Think about it. If you see the Woolworths logo by itself as an "apple" and not as a "W", on a computer, piece of electronics or music CD what company do you think of first? Apple Inc or Apple records. It doesn't matter that the three companies logos are different. Is what company you think of first when you see an "apple" logo on a product that matters. And once you understand this, you'll begin to understand what a "trademark" is all about. And why there are laws that protects a company's trademark. And protects consumers from companies violating some one else's trademark.

If you necessarily see the Woolworths logo without the W then there is clearly an issue with the mark, but I fail to see how one might ever mistake it for the mark of a particular consumer electronics retailer. As a person who doesn't actually shop there, I saw the new branding and never once saw the connection between this and the other.

You are right about what first comes to mind, but here, I don't think it even satisfies that test. I don't think anyone with a straight face could say that the Woolworths logo could dilute the high-style Apple brand in any way. Anyone who would potentially buy a Woolies MP3 player in Australia is going to know that it's a not an iPod. Woolies, if you could force yourself to believe it, is orders of magnitude better known than Apple is in this part of the world.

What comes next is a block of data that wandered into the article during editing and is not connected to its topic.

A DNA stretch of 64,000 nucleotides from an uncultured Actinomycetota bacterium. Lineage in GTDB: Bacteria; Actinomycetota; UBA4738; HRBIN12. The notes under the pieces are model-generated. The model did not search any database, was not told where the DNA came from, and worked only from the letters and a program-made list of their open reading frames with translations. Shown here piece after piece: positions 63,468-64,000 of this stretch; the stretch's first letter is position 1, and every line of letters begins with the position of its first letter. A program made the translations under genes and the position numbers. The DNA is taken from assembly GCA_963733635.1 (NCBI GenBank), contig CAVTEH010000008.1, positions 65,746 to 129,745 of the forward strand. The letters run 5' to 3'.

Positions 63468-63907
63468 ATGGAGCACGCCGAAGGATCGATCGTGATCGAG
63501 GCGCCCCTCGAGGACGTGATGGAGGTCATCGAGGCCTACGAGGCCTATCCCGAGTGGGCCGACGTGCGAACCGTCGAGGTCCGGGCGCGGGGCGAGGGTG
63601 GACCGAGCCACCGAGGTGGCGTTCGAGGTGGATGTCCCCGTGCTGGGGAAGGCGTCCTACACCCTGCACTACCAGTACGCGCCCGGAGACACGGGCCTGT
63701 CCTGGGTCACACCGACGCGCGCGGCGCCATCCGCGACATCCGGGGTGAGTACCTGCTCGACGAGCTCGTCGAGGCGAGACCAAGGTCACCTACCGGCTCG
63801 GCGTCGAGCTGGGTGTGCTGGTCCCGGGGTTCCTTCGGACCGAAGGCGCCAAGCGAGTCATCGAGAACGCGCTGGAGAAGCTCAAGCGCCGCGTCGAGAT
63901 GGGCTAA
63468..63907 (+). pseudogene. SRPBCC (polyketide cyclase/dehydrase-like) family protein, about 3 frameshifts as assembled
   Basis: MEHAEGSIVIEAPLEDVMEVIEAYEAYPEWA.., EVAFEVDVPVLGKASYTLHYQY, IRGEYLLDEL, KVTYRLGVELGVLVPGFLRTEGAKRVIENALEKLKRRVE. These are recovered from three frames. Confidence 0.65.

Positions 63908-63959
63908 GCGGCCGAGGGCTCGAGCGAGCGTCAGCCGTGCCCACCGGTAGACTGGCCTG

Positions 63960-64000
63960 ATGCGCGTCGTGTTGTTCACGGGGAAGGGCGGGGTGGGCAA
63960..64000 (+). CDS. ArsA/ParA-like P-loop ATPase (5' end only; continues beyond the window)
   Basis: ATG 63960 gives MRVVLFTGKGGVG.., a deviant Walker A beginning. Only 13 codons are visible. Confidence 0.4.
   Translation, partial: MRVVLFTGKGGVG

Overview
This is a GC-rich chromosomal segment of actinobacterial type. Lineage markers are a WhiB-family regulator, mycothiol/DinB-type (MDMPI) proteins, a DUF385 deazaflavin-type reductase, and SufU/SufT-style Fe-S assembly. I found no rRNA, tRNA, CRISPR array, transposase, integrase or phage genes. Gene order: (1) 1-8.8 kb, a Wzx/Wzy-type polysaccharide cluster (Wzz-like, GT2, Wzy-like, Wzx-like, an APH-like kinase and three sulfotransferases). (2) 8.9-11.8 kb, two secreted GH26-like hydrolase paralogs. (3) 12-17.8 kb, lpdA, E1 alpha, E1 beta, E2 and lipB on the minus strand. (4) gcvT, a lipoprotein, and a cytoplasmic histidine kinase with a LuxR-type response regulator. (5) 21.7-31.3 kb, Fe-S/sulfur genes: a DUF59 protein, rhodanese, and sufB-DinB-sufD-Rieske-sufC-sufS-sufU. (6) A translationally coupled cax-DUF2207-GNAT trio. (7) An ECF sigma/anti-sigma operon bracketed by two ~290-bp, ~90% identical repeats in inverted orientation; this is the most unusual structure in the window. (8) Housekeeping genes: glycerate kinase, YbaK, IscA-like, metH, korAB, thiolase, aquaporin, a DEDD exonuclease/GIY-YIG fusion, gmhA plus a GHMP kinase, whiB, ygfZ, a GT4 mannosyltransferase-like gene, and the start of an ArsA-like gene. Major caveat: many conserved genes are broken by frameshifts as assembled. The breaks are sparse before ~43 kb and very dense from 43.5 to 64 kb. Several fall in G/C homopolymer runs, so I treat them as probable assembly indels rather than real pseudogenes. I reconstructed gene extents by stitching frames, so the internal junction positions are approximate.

Stylistically, the colours are different - despite the devious recolourisation in the article, the Woolies symbols can not be said to be a silhouette by any stretch of the imagination, a key part of the Apple's mark is the bite mark which isn't there.
post #124 of 127
Quote:
Originally Posted by rbryanh View Post

When does a fruit become a nut?